I’ve had two prominent situations where there was a toxic teammate, a bully, in my program. The first time I didn’t respond. I was too distracted trying to get a building built and too stupid to realize the impact this one individual was having on my team culture and our performance. In 2007 we were third at the NCAA Championships; by 2010 (the year my toxic bully graduated), we were 14th in a sixteen-team field.
That experience seared me, so that the next time I was faced with a toxin in my culture I responded very differently. Like an oncologist treating a cancer, I verified the problem and then moved aggressively to contain and eventually remove the pathogen. Interestingly, when I removed this athlete from the team, there was a segment of the roster that was angry with me. They were certain that it was the trouble-maker who was actually the one being picked on and victimized. Such is a bully’s ability to remain in the eco-system that is empowering their behavior.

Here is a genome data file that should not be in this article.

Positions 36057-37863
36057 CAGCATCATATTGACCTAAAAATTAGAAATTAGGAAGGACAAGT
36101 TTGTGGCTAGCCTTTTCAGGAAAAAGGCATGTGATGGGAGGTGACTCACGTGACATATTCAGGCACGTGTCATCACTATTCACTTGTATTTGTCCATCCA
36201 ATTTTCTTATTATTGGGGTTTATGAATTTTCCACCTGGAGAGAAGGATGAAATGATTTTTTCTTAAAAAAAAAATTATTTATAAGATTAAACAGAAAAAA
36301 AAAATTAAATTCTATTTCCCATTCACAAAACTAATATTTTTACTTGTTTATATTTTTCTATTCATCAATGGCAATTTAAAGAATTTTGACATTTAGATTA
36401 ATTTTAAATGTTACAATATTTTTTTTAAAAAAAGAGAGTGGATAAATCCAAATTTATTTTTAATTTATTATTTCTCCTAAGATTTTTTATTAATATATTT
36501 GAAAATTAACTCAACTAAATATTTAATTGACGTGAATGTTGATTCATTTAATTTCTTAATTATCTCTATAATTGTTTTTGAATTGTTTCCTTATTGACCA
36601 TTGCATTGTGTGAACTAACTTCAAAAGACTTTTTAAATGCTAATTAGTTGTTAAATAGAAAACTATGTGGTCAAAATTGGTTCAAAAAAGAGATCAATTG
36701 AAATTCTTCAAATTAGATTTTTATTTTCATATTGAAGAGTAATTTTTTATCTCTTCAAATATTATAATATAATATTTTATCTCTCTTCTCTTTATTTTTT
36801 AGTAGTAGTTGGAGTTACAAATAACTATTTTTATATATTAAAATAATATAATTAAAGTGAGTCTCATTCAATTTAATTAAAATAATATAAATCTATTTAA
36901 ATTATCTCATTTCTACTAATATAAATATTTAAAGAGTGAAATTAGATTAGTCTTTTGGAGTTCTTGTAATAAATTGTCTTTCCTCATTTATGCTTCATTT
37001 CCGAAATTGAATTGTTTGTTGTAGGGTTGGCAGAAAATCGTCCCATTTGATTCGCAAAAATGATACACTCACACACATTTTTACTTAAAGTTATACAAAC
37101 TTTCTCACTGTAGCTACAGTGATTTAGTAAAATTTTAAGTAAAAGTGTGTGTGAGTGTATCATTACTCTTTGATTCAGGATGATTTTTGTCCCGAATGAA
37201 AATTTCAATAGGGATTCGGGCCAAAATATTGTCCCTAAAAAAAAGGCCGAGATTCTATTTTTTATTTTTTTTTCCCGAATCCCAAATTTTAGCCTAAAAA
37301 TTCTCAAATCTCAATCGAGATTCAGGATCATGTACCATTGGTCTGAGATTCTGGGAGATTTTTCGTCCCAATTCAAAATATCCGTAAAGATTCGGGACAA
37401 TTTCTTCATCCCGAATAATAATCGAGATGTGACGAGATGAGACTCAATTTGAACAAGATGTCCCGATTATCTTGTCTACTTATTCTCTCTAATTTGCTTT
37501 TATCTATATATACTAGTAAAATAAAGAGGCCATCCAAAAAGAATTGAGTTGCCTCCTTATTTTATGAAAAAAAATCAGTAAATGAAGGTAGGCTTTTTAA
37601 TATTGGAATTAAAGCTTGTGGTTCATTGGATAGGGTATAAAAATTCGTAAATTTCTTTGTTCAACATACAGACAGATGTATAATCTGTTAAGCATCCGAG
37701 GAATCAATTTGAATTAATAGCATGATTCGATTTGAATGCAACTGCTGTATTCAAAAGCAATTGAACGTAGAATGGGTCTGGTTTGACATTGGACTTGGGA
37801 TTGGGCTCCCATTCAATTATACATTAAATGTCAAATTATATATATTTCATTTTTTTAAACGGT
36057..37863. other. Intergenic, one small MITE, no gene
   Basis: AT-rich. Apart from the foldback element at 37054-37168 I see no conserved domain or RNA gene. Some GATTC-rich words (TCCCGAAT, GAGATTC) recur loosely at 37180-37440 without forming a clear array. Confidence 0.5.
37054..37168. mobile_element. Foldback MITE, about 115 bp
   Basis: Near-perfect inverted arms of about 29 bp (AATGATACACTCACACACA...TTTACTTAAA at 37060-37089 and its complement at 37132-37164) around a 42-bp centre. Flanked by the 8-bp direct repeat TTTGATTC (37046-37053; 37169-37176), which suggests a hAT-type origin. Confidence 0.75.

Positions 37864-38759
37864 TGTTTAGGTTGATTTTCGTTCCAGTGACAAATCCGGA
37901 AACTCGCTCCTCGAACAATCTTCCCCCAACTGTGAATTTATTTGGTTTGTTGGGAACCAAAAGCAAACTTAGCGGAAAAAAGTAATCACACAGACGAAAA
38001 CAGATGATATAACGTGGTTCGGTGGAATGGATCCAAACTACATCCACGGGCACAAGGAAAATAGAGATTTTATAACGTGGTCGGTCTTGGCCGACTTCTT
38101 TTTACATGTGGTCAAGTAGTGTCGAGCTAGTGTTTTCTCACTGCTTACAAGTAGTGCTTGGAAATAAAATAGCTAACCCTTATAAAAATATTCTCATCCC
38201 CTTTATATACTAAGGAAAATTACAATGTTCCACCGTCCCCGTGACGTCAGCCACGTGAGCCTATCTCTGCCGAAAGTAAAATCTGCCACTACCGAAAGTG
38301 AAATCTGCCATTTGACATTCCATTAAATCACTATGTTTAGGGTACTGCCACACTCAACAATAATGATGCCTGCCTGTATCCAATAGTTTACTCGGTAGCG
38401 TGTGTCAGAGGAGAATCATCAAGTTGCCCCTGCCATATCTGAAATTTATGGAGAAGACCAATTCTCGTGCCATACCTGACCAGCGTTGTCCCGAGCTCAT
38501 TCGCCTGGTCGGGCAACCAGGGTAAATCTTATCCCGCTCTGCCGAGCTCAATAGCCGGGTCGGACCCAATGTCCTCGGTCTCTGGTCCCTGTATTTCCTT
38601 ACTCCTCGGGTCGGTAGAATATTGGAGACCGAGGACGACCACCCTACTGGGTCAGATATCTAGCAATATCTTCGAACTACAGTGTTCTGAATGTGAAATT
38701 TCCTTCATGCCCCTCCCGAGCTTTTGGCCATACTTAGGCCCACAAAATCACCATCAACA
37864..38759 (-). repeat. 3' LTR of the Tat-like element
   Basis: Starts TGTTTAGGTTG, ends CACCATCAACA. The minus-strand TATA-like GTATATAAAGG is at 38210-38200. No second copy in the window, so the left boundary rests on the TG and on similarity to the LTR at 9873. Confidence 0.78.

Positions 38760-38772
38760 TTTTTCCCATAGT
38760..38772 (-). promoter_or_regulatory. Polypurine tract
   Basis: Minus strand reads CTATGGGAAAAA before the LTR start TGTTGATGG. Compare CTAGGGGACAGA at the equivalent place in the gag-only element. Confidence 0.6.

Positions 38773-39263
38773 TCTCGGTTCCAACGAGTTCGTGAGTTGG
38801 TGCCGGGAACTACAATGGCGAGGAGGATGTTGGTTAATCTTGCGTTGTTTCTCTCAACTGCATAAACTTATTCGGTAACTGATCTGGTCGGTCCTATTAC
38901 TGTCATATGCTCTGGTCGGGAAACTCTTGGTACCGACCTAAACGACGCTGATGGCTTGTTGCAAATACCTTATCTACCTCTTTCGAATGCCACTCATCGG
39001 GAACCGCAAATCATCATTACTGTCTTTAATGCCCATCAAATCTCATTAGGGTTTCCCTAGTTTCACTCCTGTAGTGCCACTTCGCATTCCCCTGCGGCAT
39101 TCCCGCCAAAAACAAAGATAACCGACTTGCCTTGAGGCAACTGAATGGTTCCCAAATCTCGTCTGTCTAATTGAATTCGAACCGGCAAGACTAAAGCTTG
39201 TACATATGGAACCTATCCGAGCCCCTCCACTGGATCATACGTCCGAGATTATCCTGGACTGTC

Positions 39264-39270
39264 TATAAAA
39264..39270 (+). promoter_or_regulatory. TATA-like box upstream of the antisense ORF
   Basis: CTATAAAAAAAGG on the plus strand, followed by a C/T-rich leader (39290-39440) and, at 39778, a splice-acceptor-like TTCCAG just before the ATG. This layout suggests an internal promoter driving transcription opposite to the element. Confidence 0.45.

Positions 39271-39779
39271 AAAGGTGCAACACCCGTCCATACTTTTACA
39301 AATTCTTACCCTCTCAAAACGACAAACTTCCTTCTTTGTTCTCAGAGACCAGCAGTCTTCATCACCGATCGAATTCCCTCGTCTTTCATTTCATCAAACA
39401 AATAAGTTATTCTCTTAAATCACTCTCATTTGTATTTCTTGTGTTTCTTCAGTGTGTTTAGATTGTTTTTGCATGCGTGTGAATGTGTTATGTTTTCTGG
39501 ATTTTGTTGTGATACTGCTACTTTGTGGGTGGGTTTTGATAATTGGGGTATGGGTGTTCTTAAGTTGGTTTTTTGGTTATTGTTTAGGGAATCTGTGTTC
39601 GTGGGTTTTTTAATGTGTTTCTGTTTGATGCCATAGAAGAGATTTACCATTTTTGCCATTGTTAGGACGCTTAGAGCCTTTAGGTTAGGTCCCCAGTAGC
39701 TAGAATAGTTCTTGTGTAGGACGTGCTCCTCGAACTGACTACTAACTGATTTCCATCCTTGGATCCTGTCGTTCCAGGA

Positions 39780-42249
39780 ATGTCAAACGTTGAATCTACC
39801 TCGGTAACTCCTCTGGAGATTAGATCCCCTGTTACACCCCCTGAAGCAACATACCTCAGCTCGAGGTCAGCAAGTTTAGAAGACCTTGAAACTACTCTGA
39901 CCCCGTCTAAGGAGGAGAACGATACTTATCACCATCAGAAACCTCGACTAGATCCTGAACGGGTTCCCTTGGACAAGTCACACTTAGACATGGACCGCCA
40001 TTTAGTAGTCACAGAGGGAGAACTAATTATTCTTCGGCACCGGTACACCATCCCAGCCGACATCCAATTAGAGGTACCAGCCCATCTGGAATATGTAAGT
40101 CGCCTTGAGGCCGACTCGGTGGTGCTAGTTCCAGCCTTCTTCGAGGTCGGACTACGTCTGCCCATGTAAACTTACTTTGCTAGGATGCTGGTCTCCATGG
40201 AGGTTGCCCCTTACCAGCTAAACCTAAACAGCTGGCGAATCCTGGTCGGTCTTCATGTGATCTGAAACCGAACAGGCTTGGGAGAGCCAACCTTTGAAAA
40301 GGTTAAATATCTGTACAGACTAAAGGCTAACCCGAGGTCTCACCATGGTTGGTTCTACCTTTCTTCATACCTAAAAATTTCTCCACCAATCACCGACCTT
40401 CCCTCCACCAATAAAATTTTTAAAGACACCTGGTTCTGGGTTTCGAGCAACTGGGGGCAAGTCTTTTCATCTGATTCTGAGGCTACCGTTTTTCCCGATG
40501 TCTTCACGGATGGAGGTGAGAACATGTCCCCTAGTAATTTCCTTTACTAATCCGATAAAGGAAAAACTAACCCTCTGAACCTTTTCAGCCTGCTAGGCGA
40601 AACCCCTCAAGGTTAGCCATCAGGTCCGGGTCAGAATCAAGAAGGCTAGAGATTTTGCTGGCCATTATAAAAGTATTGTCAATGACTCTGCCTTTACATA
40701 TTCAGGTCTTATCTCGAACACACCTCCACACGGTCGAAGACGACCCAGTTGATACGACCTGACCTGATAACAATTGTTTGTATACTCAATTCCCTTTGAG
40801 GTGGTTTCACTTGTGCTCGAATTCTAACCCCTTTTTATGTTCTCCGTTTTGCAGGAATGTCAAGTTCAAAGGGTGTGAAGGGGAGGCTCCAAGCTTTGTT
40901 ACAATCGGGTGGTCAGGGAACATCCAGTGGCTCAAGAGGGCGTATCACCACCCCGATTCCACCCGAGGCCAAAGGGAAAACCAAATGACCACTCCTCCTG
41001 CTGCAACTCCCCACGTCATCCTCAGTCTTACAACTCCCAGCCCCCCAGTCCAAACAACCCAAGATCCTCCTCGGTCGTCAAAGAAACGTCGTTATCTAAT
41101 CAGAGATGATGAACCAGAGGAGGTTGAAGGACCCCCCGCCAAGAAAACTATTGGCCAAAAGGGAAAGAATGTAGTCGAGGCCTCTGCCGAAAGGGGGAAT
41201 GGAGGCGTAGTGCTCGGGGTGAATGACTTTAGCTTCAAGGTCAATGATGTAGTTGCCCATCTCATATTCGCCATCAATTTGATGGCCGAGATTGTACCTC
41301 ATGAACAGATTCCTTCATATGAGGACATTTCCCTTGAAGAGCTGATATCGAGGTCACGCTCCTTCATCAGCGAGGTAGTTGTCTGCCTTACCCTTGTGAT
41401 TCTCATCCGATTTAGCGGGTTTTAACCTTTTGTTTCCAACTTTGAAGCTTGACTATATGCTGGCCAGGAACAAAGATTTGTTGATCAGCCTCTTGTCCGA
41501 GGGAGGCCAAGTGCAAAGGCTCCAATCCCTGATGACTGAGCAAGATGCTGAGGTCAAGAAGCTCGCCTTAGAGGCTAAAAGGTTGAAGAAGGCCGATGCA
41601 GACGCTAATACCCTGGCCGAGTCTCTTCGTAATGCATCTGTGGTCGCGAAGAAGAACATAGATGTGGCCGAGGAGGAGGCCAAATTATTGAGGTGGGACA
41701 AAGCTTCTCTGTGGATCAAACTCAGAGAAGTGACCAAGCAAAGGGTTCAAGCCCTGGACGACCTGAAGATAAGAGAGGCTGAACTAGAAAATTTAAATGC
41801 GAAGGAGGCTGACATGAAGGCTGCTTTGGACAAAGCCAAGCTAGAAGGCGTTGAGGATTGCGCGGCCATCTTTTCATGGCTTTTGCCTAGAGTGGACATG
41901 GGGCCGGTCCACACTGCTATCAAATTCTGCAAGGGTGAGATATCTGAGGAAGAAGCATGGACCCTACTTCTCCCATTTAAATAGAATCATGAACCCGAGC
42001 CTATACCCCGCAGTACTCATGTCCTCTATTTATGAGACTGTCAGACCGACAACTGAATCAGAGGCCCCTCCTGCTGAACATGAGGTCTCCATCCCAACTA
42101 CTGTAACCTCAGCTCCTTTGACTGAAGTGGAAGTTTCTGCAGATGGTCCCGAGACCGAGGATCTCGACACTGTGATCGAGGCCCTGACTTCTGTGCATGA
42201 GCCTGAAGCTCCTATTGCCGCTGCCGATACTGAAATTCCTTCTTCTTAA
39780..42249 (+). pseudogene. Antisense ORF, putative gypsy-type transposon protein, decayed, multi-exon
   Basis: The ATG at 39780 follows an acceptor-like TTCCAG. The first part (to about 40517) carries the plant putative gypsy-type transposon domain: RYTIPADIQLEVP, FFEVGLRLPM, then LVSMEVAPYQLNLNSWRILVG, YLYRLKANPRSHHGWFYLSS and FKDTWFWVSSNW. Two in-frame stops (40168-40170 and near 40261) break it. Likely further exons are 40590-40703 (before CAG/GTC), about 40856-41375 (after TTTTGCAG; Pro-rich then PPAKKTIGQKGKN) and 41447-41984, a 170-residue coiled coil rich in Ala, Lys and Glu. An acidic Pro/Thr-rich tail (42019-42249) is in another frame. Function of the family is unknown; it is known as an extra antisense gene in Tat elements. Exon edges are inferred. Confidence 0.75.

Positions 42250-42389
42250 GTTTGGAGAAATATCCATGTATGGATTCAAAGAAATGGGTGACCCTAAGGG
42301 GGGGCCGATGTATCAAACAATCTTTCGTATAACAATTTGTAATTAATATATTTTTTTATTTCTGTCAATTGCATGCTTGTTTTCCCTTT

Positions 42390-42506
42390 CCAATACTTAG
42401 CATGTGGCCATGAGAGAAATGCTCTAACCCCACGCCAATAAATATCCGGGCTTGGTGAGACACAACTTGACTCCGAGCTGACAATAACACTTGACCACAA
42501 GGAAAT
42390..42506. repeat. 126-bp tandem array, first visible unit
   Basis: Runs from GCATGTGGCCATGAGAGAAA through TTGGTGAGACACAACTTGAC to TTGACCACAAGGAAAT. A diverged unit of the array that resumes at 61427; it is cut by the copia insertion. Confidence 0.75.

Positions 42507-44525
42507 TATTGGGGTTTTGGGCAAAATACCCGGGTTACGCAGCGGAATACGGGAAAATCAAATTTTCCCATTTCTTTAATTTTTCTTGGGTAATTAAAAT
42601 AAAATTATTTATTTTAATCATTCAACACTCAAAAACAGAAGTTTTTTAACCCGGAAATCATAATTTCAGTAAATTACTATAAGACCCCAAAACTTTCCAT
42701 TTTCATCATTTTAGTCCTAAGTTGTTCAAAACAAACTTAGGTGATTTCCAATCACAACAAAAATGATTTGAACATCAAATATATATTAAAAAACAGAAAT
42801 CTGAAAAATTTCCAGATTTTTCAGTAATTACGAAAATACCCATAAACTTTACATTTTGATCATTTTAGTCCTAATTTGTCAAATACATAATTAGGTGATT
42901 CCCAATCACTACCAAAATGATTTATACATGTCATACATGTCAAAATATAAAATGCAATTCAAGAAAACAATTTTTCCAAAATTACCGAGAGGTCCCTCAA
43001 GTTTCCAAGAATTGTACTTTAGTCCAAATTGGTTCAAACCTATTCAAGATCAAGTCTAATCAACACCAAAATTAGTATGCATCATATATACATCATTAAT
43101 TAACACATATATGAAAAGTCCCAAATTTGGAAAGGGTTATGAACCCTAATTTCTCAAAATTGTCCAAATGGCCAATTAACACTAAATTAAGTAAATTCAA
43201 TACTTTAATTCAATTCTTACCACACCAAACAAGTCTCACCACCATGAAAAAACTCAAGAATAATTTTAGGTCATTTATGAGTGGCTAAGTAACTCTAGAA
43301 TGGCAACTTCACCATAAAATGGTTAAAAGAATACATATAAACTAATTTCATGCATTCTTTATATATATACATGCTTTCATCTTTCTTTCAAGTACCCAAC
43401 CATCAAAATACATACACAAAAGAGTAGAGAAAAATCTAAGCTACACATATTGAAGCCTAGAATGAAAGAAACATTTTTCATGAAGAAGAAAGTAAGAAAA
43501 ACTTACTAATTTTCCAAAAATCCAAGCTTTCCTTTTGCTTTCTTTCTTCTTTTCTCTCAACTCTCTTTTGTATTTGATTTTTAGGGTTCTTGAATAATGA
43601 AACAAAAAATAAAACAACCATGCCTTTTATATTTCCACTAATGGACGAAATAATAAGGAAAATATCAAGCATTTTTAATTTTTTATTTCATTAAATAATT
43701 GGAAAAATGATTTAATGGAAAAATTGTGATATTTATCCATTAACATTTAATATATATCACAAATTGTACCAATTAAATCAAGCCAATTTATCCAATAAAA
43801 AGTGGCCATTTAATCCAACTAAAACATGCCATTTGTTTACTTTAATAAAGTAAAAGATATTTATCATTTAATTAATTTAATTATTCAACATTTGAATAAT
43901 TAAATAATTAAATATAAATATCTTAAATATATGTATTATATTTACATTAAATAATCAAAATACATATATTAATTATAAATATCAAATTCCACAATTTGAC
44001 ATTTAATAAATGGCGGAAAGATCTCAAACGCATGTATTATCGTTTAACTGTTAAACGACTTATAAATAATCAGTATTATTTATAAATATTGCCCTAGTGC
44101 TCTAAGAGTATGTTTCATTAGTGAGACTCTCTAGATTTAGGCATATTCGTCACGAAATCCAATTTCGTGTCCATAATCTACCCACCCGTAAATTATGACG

I was undaunted. My experience had enabled me to see the situation in a different way. It didn’t take much nerve to remove a cancer that I knew would kill the culture of my team. My understanding that culture is the engine of performance left me little choice but to do what was best for everyone; move decisively, explain my decision to the people that had questions, and reinforce the standards of behavior that would dictate everyone’s inclusion on the team. The newly cleansed culture drove the program to new heights, as we won our first team NCAA National Championship that spring.
Looking for a little more perspective to help generate the nerve you need to address the cancer in your system? How about the study done by Will Felps, now a professor at the Rotterdam School of Management, who discovered that one “bad apple” reduced a team of five’s performance by 30-40%. Moreover, the behavior of the one bad apple was reflected in the behavior of the rest of the group as well.
Leader, take a look at your team and the people who inhabit it. Recognize the impact that one toxic member can have on your team’s performance and attitude. Do you have the nerve to address it? What cancer aren’t you cutting out of your system?